New Data on Miocene Neotropical Provinciality from Cerdas, Bolivia

Abstract

We provide the first faunal report for the early/middle Miocene fauna of Cerdas, Bolivia (16.5–15.3 Ma; 20° 52′ S, 66° 19′ W), based primarily on new specimens collected in 2007. As many as twelve species of mammals in nine families are represented. Notoungulates include Palyeidodon obtusum (Toxodontidae), Protypotherium cf. attenuatum and Protypotherium sp. nov. (Interatheriidae), ‘Plesiotypotherium’ minus and possibly Microtypotherium choquecotense (Mesotheriidae), and Hegetotherium? sp. nov. (Hegetotheriidae). Xenarthrans include Stenotatus planus and Prozaedyus sp. (Cingulata: Dasypodidae), Peltephilidae gen. et sp. nov. (Cingulata), and Xyophorus cf. bondesioi (Pilosa: Nothrotheriidae). A new species of litoptern is also present (Macraucheniidae) as well as an unidentified rodent (Chinchillidae: Lagostominae). Two of these Cerdas species occur in Friasian sensu stricto/Colloncuran SALMA faunas of Patagonia, and perhaps one in Santacrucian SALMA faunas. Among middle latitude localities, Cerdas resembles Chucal, Chile (late early Miocene, Santacrucian SALMA) in community composition (e.g., abundant mesotheriids, few rodent species), but has no species in common; it shares one species with Quebrada Honda, Bolivia (middle Miocene, Laventan SALMA), and perhaps as many as three more. These observations indicate that Cerdas is not referable to the Santacrucian, and that the upper limit of this SALMA in the middle latitudes falls somewhere between 17.5 Ma (the top of Chucal) and 16.5 Ma (the base of Cerdas). Based on the range of dates proposed for the youngest Santacrucian intervals in Patagonia, a diachronous offset of up to 2.1 Ma may exist at this point in the SALMA sequence between middle and high latitude faunas.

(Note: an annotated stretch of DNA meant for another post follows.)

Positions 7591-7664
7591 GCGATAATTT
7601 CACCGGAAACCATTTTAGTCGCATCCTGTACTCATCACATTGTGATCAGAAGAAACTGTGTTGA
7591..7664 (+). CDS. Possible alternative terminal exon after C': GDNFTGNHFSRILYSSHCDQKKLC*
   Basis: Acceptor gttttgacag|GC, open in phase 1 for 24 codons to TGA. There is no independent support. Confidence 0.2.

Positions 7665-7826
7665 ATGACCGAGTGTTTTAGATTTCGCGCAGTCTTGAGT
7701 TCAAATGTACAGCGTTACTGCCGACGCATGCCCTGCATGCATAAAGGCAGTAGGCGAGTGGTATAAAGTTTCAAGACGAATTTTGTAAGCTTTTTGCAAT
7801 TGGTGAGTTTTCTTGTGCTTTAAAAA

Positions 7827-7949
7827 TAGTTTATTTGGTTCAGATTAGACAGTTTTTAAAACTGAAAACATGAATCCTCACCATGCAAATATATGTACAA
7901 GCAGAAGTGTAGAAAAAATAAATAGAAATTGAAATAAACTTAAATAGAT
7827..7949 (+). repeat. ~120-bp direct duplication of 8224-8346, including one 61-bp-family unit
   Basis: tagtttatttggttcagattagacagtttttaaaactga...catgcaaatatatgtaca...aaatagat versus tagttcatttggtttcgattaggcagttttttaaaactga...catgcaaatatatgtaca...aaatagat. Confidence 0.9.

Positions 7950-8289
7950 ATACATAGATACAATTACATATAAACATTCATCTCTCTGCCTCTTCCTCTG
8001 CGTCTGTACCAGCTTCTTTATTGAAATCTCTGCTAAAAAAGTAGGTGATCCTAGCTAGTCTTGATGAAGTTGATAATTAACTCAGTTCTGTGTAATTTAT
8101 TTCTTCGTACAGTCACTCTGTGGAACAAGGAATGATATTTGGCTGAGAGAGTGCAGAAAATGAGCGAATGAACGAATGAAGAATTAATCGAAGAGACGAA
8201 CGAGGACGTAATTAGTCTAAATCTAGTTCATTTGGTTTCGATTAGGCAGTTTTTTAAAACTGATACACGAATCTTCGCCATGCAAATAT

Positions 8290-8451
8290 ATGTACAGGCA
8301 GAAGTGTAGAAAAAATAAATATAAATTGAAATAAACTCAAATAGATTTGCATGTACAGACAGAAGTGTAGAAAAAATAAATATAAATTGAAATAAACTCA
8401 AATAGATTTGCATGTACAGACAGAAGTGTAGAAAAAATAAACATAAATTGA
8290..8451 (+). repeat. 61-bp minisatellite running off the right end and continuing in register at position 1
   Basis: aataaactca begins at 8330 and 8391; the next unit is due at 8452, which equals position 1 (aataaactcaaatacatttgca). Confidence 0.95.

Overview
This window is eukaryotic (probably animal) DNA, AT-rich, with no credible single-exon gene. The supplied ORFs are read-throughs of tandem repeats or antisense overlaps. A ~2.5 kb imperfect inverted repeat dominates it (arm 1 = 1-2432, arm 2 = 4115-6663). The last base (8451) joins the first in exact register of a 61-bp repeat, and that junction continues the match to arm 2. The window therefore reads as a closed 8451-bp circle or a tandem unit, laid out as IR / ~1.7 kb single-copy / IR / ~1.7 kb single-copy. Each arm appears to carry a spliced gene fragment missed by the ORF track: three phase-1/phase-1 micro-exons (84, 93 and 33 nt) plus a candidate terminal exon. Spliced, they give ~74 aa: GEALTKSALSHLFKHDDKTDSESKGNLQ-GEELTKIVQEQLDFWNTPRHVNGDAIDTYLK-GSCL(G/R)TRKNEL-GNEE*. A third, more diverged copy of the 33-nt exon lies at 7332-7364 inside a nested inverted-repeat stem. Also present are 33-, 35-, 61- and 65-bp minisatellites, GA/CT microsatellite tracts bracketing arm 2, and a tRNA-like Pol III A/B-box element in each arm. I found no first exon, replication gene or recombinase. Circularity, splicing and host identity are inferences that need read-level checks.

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Acknowledgments

We thank F. Pujos for assistance with identification of sloth elements and critical advice on the taxonomy of Xyophorus; G. Billet, M. Bond, A. Carlini, M. Ciancio, T. Gaudin, A. Kramarz, G. López, B. Townsend, and A. Villafañe for helpful discussions of Miocene mammals; C. Argot, A. Kramarz, C. de Muizon, and M. Reguero for access to specimens in their care; R. Chavez, J. Conrad, P. Higgins, and J. Smith for assistance in the field; A. Carlini and A. Wyss for critical reviews of the content of this paper; and D. Chapman, J. Chick, M. Ryan, A. Shinya, and L. Yerian for assistance with fossil preparation and specimen curation. Funding for this research was provided by the National Geographic Society Committee for Research and Exploration (NGS 8115-06 to D. Croft) and the National Science Foundation (EAR 0635678 to C. Garzione and T. Jordan). This is University of Florida Contribution to Paleobiology number 620.

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Correspondence to Darin Andrew Croft.

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Croft, D.A., Anaya, F., Auerbach, D. et al. New Data on Miocene Neotropical Provinciality from Cerdas, Bolivia. J Mammal Evol 16, 175–198 (2009). https://doi.org/10.1007/s10914-009-9115-0

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Keywords

  • Bolivia
  • Land Mammal Age
  • Litopterna
  • Miocene
  • Notoungulata
  • Provinciality
  • South America
  • Xenarthra